Diarrhea is the second largest disease killer of children globally, causing an estimated 1.5 million deaths annually. Diarrhea kills more children under the age of fivezz than AIDS, TB and Malaria combined. 

The solution: Washing hands with soap! Yes, it’s as simple and straightforward as that. How many of us are actually practicing it?  You should be washing your hands at the critical points of hand washing; after using the bathroom and before eating. Shockingly enough, the rates of hand washing range from just 0 to 34% after these critical points.
It seems odd doesn’t it? That in this day and age, something so preventable and simple as this is still not being followed. To cite another example, we all know that it is important for us to exercise for at least 30 minutes in a day to remain healthy. Yet, the majority of us don’t practice it. Changing health behavior is difficult. While hand washing with soap is simple, working to increase this behavior requires thoughtful, tailored and creative interventions with sustained follow up.

Hand washing with soap is one of the most under funded, under implemented and least known solutions to some of the really big health issues

A school girl demonstrating how to use a ‘Tippy Tap’

While there are several initiatives that have been taken up by the public health community to counter the issue of health and sanitation at large, there is one that caught my attention purely because of its simplicity and subsequent effectiveness; the Tippy Tap. (http://www.tippytap.org/the-tippy-tap). While the concept of a Tippy Tap is not new and was invented in the eighties, Grampari, an NGO based out of Panchgani in partnership with the US Based non profit, the Watershed Management Group (WMG), has taken it to the next level to tackle the issue of hand washing. To understand the model better, I had a word with Sowmya Somnath, an engineer who left the US to work on effective models of water, sanitation and hygiene while transforming behaviors associated with it. A founding member of WMG, she has created a handwashing program at Grampari  with the intent to get the word out and developways to increase this behavior “There are so many facets to development; education, livelihoods, leadership, governance. In order to pursue these avenues work your way out of poverty, the first thing you need is….be healthy.” she says.  “The basic goal of the program is to keep people well so that they can pursue opportunities”.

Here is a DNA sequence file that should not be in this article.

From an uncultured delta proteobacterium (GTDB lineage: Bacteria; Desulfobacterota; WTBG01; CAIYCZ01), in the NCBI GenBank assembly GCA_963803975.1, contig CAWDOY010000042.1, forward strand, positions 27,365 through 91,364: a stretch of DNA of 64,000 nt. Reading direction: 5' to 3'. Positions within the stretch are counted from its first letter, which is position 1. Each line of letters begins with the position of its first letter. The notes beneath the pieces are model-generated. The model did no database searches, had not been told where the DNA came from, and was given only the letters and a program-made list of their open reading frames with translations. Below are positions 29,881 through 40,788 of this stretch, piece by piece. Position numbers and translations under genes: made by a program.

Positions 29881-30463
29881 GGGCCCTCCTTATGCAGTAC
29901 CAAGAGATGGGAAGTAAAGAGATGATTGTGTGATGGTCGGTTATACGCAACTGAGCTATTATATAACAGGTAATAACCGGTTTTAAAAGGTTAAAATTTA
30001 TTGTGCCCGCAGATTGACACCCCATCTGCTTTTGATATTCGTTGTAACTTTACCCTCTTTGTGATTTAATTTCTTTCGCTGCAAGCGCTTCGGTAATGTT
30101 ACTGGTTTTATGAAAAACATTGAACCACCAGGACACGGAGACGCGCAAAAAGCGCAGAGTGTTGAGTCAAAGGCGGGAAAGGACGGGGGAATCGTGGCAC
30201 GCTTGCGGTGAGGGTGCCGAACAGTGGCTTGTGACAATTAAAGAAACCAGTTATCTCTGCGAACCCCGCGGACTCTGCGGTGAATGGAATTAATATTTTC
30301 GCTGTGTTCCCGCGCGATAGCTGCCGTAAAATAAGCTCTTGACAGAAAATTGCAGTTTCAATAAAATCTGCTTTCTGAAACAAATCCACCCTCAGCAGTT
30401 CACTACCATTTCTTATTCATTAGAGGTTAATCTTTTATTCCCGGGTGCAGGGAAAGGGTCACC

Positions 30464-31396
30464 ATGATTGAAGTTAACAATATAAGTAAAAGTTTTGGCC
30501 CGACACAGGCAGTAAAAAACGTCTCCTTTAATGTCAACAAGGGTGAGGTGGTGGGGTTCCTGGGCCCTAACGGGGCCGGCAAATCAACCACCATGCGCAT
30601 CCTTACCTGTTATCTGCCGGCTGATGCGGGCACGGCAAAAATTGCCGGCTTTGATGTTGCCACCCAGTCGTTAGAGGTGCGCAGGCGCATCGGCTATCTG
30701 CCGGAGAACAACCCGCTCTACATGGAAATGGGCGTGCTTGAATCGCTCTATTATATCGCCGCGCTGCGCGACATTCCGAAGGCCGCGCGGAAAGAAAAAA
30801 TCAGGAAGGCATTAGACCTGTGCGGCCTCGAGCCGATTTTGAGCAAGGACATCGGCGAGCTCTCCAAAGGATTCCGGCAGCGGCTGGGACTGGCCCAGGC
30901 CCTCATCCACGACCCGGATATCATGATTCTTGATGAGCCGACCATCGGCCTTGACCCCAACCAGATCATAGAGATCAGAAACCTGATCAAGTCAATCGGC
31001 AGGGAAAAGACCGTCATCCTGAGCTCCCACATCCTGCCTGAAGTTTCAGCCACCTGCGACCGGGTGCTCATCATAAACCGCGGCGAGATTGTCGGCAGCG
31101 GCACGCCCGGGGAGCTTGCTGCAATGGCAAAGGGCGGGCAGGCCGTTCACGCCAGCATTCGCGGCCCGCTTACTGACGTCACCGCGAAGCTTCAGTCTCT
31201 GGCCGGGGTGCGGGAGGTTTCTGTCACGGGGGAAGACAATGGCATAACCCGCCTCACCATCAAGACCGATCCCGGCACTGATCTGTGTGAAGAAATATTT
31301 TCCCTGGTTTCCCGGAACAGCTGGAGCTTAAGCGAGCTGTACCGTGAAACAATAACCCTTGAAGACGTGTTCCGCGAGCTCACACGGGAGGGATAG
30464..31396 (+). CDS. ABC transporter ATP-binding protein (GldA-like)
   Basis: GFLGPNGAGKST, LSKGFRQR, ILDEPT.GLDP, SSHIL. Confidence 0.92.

While it all sounds pretty straight forward, Sowmya deals with some major challenges in this space. One of the bigger challenges that Sowmya faces is with the mere simplicity of the solution ie ‘it’s just hand washing’, thus making the promotion difficult. It’s something that everybody knows about, but still does not get practiced. “Handwashing with soap can cut diarrheal morbidity almost in half.  And yet, it would be easier to promote a vaccination that cuts diarrheal incidents by a smaller percentage than promoting a small thing that your mother already taught you when you were young, that you’re already practicing occasionally but not properly and at the correct time. It’s tougher to work with human nature” says Sawmya. The other challenge is that of awareness on the issue; on how big an impact hand washing could have. “Just telling people to wash their hands because it’s good for them, doesn’t work. People need diverse approaches to feel for the issue, and tailoring and catering to that is a bigger challenge”.
The solution she says, to some of these challenges lies in the sophistication in marketing, which is not always utilized enough in public health . “Being a little slicker with the marketing material might be the key here. Some combination of sexy gimmicks and messaging and unsexy hard work and persistence!.

Sowmya at one of the programs

On enquiring about the scalability of the program, Sowmya says “There are forms and levels of scale. The Tippy Tap costs you almost nothing to build, as it is put together with locally appropriate available materials. We are not interested in building Tippy Taps, but are interested in increasing handwashing behavior through Tippy Taps and other means”. Recollecting an incident that happened recently, she mentioned that they had conducted a hand washing  program in a school with children representing 27 households.  One way program impact is measured is to see if households build tippy taps and use them for a sustained period once the intervention is completed. With a little smile on her face, she said that they had just covered the 26th household where the grandmother came out and explained what the Tippy Tap was and how hands should be washed. “She was teaching her family members from the other village on how to wash hands. She had no idea that we were from the program” says Sowmya. “It’s probably these incremental steps and small successes that is going to get us to scale this issue.”.

Watch this video to understand more about how the tippy-tap works: